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Steel Shots: Barging In

Placing the first of 19 steel modules on the project site. (Photo: Lorenzo Sanjuan, Thornton Tomasetti) 

Rockefeller University is in a tight spot. Founded by John D. Rockefeller and widely considered one of the best biomedical research institutions in the world, the university is located on Manhattan’s Upper East side, adjacent to the East River and FDR Drive, one of the city’s busiest roadways and a major north-south traffic artery. When the university decided to expand its campus with a modern three-story building to house laboratory space, it was boxed in on the north, south and west sides. The only way to go was east—over FDR Drive.

Working on and over one of the busiest highways in New York City could have been an excessively expensive and time-consuming endeavor. In addition, laydown area for the job was limited to a 10-ft to 15-ft strip of land between FDR Drive and the river promenade. In an attempt to reduce the cost and schedule and address these space constraints, the design and construction team explored off-site steel modularization for the structural framing system. Fabricator Banker Steel (an AISC member and certified fabricator) further developed this plan and came up with the solution to split the building portion that would span FDR Drive into 19 individual modules—approximately 92 ft by 48 ft and three levels high. These modules were prefabricated at a site in Keasbey, N.J., and transported to the project site via barge. Several other trade components were also installed into the modules prior to shipping, including cast-in-place concrete on two levels, fireproofing sprinkler systems and conduits. The modules were set 2 in. from the existing structure, the façade of which was surveyed using a point cloud survey and incorporated into the 3D model of the new building at the design stage.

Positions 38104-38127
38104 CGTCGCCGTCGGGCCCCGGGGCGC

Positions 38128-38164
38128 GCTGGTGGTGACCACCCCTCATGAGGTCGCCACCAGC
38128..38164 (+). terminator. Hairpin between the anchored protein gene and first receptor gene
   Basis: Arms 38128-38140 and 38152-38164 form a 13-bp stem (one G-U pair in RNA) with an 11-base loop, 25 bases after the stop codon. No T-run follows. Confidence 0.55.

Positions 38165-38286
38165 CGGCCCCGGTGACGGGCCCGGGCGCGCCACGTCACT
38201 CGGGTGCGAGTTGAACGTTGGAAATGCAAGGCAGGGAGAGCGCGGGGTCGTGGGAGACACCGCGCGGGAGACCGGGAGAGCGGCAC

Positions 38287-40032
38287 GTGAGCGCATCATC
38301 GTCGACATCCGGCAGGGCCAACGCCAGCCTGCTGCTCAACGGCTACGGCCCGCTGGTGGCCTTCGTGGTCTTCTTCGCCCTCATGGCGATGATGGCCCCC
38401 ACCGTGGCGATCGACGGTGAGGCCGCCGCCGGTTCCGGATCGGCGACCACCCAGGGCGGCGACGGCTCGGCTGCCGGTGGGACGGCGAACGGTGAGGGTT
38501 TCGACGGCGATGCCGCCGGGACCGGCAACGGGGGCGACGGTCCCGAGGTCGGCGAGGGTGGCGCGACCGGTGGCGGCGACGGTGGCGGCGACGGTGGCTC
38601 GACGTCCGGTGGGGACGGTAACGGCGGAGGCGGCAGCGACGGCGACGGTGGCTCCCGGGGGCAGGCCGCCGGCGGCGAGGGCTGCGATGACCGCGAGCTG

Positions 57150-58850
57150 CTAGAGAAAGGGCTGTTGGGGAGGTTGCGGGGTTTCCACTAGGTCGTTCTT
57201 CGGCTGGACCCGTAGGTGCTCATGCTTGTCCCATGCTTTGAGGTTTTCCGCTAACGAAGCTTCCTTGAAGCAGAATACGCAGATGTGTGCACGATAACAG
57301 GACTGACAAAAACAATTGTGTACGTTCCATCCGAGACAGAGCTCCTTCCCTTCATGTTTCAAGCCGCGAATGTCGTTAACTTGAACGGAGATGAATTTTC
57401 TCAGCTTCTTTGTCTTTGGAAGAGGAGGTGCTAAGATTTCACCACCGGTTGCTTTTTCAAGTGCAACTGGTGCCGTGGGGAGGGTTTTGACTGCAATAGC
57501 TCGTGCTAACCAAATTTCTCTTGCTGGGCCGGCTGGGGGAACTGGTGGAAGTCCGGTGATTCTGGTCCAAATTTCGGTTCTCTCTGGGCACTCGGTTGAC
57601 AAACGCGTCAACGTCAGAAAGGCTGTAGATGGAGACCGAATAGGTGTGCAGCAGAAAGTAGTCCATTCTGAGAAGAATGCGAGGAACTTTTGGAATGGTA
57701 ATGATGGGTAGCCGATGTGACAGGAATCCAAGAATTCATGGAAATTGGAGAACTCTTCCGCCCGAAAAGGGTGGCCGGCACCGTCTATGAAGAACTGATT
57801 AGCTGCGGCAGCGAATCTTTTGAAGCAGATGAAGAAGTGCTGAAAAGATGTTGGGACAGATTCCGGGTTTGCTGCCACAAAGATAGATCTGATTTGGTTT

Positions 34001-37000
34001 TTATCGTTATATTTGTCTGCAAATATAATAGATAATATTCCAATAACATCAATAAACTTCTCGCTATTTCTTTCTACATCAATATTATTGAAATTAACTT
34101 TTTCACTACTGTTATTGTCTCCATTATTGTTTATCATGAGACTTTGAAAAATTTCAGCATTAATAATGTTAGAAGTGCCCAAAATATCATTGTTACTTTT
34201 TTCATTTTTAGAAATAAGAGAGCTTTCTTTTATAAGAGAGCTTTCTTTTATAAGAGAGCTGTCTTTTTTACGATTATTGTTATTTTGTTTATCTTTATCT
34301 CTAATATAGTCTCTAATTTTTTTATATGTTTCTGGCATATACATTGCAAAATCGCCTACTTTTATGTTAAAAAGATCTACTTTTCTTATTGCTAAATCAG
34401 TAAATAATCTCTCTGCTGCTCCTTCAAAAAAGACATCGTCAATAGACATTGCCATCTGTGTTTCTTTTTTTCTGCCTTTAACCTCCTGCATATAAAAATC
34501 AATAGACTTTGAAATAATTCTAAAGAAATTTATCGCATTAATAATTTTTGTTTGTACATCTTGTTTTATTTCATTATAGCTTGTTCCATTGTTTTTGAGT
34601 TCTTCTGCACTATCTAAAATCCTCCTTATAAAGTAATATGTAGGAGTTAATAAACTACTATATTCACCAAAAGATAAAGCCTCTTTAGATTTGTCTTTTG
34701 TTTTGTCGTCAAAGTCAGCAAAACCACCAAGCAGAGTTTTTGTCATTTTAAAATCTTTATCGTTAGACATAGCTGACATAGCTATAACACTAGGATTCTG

For more about the project, see the article “Barging In” in our January issue (available now!).


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